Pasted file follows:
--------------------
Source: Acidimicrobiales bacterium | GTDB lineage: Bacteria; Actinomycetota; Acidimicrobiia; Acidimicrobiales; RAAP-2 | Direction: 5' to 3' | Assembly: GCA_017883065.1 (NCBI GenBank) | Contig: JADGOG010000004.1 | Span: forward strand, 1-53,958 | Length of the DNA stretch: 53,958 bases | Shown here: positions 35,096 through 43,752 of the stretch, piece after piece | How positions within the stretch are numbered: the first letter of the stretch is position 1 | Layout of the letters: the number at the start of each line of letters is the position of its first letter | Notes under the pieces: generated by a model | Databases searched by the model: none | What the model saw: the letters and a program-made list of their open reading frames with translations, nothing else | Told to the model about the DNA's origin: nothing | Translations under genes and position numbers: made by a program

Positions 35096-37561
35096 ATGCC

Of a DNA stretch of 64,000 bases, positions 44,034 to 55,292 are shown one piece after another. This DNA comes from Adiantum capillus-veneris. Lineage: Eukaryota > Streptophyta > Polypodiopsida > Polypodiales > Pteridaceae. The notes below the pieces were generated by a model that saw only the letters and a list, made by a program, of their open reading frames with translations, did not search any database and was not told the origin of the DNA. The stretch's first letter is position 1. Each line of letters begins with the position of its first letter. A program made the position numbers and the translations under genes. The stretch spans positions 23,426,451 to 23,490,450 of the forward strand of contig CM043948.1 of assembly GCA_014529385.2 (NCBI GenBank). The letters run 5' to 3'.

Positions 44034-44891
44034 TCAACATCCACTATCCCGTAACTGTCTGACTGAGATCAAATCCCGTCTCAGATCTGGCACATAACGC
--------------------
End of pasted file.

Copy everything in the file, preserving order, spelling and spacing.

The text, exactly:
Source: Acidimicrobiales bacterium | GTDB lineage: Bacteria; Actinomycetota; Acidimicrobiia; Acidimicrobiales; RAAP-2 | Direction: 5' to 3' | Assembly: GCA_017883065.1 (NCBI GenBank) | Contig: JADGOG010000004.1 | Span: forward strand, 1-53,958 | Length of the DNA stretch: 53,958 bases | Shown here: positions 35,096 through 43,752 of the stretch, piece after piece | How positions within the stretch are numbered: the first letter of the stretch is position 1 | Layout of the letters: the number at the start of each line of letters is the position of its first letter | Notes under the pieces: generated by a model | Databases searched by the model: none | What the model saw: the letters and a program-made list of their open reading frames with translations, nothing else | Told to the model about the DNA's origin: nothing | Translations under genes and position numbers: made by a program

Positions 35096-37561
35096 ATGCC

Of a DNA stretch of 64,000 bases, positions 44,034 to 55,292 are shown one piece after another. This DNA comes from Adiantum capillus-veneris. Lineage: Eukaryota > Streptophyta > Polypodiopsida > Polypodiales > Pteridaceae. The notes below the pieces were generated by a model that saw only the letters and a list, made by a program, of their open reading frames with translations, did not search any database and was not told the origin of the DNA. The stretch's first letter is position 1. Each line of letters begins with the position of its first letter. A program made the position numbers and the translations under genes. The stretch spans positions 23,426,451 to 23,490,450 of the forward strand of contig CM043948.1 of assembly GCA_014529385.2 (NCBI GenBank). The letters run 5' to 3'.

Positions 44034-44891
44034 TCAACATCCACTATCCCGTAACTGTCTGACTGAGATCAAATCCCGTCTCAGATCTGGCACATAACGC